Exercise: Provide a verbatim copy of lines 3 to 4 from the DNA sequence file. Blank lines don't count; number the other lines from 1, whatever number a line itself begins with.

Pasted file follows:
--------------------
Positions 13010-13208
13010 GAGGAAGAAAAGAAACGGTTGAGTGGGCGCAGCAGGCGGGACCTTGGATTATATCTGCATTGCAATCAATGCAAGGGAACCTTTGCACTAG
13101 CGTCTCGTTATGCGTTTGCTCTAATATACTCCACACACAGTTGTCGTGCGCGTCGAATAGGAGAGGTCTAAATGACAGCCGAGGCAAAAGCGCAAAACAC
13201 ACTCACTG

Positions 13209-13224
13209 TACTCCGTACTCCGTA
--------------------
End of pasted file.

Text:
13101 CGTCTCGTTATGCGTTTGCTCTAATATACTCCACACACAGTTGTCGTGCGCGTCGAATAGGAGAGGTCTAAATGACAGCCGAGGCAAAAGCGCAAAACAC
13201 ACTCACTG